The road to the Mormon Tabernacle is fraught with danger and excitement.
This may come as a shock to most of you, but when I am not engaged in the fondling of bingo balls at Third Friday Bingo with Ruby Ridge and the Matrons of Mayhem, I sing with the Salt Lake Men’s Choir. We just finished performing our 29th annual Christmas concert.
Dressing up in a tuxedo and singing my heart out brings back some fond memories of my younger days during the Paleolithic Era when I used to be a member of a concert choir in Logan. That choir was scheduled to perform the Brahms Requiem in the Mormon Tabernacle on Temple Square. I was so excited because, as everyone knows, the concert ain’t over until a fat lady sings. So, in preparation, I bedazzled my best hoop skirt with sparkles, shellacked my tallest beehive hairdo, and donned my glitter shoes. Sadly, I was informed that I must wear a tuxedo inside the tabernacle, because my beehive hairdo would outshine the beehives carved by the pioneers into the woodwork of the building, thus causing someone’s testimony to waver.
Fearing there would not be a place to change clothes, I wore my tuxedo from Logan to the dress rehearsal at noon. In great awe, I entered the tabernacle and sat in the choir seats beneath its massive organ. I almost swooned from lust when the director placed me between two absolutely hunky returned missionaries from the university. For lack of room, they were forced to stand shoulder to shoulder with me and read off of my music. I held the music folder, and as they would reach in and turn each page, they would brush up against my arms and shoulders causing me to “gain a testimony.” We were packed tight enough that our thighs were even rubbing against each other. I could definitely feel the “power of the priesthood.” By the end of rehearsal, I was near to “exceeding myself” and needed to bear my testimony. We had a four-hour break before we had to line up for the concert in the evening. The clueless brethren tripped off happily to get dinner, totally unaware that they had kindled an unquenchable fire in my burning bosom.
I removed myself from the other choir members and avoided the missionaries quoting scriptures on Temple Square. I went to the nearby magazine shop so that I could procure some “inspirational literature” of my own. I proceeded to buy a “triple combination” consisting of The Book of More-Man: Another Testament of Vice (Raging Stallion), The Doctrine of Covetousness (Rump Riders), and the Pervert of Great Vice (Butt Pirates of the Caribbean).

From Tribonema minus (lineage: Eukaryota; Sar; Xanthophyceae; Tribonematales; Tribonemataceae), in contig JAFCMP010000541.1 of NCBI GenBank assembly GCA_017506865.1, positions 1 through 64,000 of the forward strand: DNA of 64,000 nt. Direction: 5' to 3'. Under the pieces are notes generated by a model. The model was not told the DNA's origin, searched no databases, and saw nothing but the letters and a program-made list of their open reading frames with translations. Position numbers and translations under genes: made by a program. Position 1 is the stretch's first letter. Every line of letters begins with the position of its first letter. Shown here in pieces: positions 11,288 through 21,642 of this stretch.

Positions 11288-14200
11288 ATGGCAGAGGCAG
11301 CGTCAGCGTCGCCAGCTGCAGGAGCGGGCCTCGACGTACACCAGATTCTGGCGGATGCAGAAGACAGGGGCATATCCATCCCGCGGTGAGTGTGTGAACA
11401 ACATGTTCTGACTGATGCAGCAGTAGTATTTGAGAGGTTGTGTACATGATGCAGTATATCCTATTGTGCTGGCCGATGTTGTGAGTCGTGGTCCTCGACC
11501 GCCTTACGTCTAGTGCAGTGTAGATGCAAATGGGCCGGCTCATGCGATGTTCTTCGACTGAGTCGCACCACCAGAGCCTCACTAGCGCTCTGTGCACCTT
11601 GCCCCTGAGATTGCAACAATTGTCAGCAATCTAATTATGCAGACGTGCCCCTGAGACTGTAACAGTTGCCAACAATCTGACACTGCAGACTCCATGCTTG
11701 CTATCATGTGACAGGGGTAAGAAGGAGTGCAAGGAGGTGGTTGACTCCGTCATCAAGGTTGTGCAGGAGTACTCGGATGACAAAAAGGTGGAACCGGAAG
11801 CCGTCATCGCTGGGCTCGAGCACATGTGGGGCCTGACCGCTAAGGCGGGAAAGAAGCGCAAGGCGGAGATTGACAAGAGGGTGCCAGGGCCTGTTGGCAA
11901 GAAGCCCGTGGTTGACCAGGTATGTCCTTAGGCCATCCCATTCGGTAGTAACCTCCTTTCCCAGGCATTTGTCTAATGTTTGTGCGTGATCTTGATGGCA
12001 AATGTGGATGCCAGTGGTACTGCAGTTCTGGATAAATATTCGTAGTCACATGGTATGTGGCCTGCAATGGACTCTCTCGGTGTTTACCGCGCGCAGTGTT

I drove to Memory Grove for some personal “scripture study.” I sat alone in my car, quietly pondering the things I had read. I decided that I would skip dinner in order to “fastly prey” for a companion to play “scripture chase.” Lo and behold, I observed that many men were wandering aimlessly about, to and fro along the path, apparently engaging in “Man’s Search For Happiness.” And it came to pass, that I also joined the throng, gaining many a stare, for I was still wearing the tuxedo. Sticking to the straight and narrow path and taking great care so as not to soil the tux, I did gain favor with a gorgeous jogger wearing tight little short-shorts who was way out of my league in splendor. Apparently, a tuxedo can make even a plus-size, geriatric queen look enticing. He silently motioned with a subtle nod of his head for me to join him behind some trees. Reverently and quietly I joined him in the privacy of this “sacred grove” and with breathless trepidation, I proceeded to “hold his priesthood.” Sensing my fashion limitations, he took charge and kneeled before me. Using my cummerbund as a cradle for my urim and thummim, he quickly went to work administering his affections. For some strange reason, the old British saying came to mind: “Nothing sucks like Electrolux.” I softly began to sing the song by Ian from Latter-Day Lampoon;
“Hold to my rod, my iron rod,
`Tis stiff, and straight and true.
My iron rod is a gift from God
To place inside of you.”
And so it was accomplished, after a frenzied time, that his tonsils were baptized with “the fruit of my loins,” and he did swallow, lest the “seed” be spilled upon the ground and wasted.
With a newly found love of life, and an obvious spring in my step, I raced back to the tabernacle, with my “triple combination” secretly stowed inside my music bag, arriving barely in time. I was nervous that the ushers would notice the literature in my bag. As we stood in line in the basement, waiting to enter the choir seats, my missionary studs asked me where I had disappeared. I told them I had gone to a quiet place for some personal study and self-improvement. They seemed to buy that. Just as we started walking upstairs, the stud behind me, with a bewildered look on his face, reached up and picked a twig and leaf out of my hair. Luckily, there was no time left for further inquiry. I sang as I had never sung before. It was surely my best concert performance ever.
Like always these events leave us with several eternal questions:
1. Should I name my beehive hairdo ‘Deseret?’
2. Do they make tuxedos with knee pads?
3. Do they make tuxedos out of camouflage material?
4. Does the jogger need to present his temple recommend to me before his tonsils get baptized?
5. Do they make music folders with secret porn compartments?
These and other important questions to be answered in future chapters of: The Perils of Petunia Pap Smear.